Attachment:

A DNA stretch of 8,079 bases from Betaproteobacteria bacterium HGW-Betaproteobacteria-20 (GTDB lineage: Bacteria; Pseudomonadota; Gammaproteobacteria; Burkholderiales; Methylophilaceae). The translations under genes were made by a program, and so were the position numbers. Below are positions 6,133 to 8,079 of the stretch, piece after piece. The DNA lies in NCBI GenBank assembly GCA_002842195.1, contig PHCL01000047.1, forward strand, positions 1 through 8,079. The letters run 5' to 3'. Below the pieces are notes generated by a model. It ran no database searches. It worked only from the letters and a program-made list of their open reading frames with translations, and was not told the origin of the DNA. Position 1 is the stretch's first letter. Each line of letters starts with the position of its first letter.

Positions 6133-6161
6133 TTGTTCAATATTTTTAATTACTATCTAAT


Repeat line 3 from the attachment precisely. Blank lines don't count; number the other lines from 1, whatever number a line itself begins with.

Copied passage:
6133 TTGTTCAATATTTTTAATTACTATCTAAT